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B. Sin in a Believer’s life will result in:

2. Grieving God’s Holy Spirit

And grieve not the holy Spirit of God, whereby ye are sealed unto the day of redemption” (Eph. 4:30).

God’s Holy Spirit is not an “it” or just a force as some of the cults would have us to believe. He is fully God and has personality. One cannot “grieve” a force. Act 5:1-11 tells of two believers who lied to Holy Spirit. One cannot lie to a force. Verses 3 and 4 equate the Holy Spirit with God.

The Holy Spirit plays a major role both in our salvation and in our Spiritual growth. As we shall soon see, we, as believers, also have a great obligation to be guided by God’s Holy Spirit in our lives.

In John 3:3-6 Jesus tells Nicodemus that he must experience a spiritual birth in order to enter the Kingdom of God. Being born once is not sufficient, “Ye must be born again” (v7). The word “again” here literally means “from above.” Jesus then explains how one could receive this new spirit birth, “For God so loved the world, that he gave his only begotten Son, that whosoever believeth in him should not perish, but have everlasting life” (John 3:16.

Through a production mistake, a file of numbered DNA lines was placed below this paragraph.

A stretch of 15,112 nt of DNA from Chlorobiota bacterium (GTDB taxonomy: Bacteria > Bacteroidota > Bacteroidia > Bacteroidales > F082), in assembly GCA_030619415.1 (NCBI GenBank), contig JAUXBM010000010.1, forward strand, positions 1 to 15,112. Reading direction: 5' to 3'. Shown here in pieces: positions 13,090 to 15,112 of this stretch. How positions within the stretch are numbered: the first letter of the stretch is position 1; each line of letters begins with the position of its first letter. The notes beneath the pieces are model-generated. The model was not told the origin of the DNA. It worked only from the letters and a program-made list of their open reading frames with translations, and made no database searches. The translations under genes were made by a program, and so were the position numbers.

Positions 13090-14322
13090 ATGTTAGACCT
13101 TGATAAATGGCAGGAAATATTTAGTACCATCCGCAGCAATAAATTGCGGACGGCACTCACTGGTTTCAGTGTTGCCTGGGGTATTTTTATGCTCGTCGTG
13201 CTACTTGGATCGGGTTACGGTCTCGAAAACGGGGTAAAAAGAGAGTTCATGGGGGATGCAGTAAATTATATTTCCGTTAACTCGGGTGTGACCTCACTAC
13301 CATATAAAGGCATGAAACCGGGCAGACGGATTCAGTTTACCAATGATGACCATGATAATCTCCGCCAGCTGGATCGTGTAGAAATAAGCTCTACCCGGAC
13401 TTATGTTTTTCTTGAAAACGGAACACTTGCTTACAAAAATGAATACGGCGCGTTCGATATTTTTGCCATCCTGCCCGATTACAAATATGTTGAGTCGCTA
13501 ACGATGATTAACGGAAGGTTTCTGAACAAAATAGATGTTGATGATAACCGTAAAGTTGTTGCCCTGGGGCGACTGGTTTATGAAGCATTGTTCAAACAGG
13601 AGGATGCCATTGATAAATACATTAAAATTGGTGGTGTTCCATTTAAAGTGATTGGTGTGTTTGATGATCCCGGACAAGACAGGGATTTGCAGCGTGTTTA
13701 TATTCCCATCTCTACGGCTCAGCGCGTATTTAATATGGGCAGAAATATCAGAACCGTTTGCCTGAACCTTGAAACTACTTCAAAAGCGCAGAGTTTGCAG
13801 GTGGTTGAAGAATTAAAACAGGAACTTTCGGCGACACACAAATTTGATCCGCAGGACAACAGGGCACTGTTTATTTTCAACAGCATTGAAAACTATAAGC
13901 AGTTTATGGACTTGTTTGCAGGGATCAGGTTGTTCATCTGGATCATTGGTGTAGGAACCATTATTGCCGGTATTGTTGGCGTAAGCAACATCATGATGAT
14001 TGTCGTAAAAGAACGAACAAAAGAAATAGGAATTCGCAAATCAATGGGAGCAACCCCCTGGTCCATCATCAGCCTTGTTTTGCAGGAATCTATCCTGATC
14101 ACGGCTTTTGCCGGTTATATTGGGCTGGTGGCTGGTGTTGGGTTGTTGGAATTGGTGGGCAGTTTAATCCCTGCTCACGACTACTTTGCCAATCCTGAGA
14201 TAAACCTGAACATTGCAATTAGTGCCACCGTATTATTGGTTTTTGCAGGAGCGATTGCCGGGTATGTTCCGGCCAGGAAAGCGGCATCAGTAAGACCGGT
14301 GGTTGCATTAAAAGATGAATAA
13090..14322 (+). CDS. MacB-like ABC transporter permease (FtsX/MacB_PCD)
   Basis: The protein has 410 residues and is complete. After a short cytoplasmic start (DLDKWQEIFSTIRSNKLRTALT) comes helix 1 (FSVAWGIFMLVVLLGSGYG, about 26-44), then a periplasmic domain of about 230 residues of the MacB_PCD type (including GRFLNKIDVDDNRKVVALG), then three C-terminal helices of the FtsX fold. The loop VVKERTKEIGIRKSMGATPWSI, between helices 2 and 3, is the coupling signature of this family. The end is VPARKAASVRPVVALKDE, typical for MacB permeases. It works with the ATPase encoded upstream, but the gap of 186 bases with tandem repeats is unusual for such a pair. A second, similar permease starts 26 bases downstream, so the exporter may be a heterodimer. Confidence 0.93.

Jesus later proclaimed that His Holy Spirit would be received by those who believe in Him (John 7:37-39). He leaves His wavering disciples with the promise that He would not leave them comfortless but would send “...another Comforter, that he may abide with you forever” (John 14: 16-19).

Speaking of this Comforter in John 16:7-15, He tells part of the Spirit’s functions concerning the world. Jesus says that He is to “...reprove the world of sin ...because they believe not on me” (vs 6, 7). This tells me several things. One, that is not my job to convict or even to reform the world. It is my job to lovingly and faithfully proclaim the Gospel, which is the power of God unto salvation (Rom. 1:16). And two, that the Holy Spirit’s job in the world is not to convict of sins, but to convict the world of the sin of unbelief. This fact should help to clarify my missionary focus. It is important to lovingly provide some physical, mental, and emotional needs in order to win people to Christ, but let us not make that the primary goal. Jesus told us to go into all the world and preach the Gospel, not to go into all the world and install sanitary sewers. It does little eternal good to educate people, feed and clothe them, reform them, then let them go to a Christless eternity. If trying to get the world to live like Christians should live was what the world needed, He would have given us that commission instead.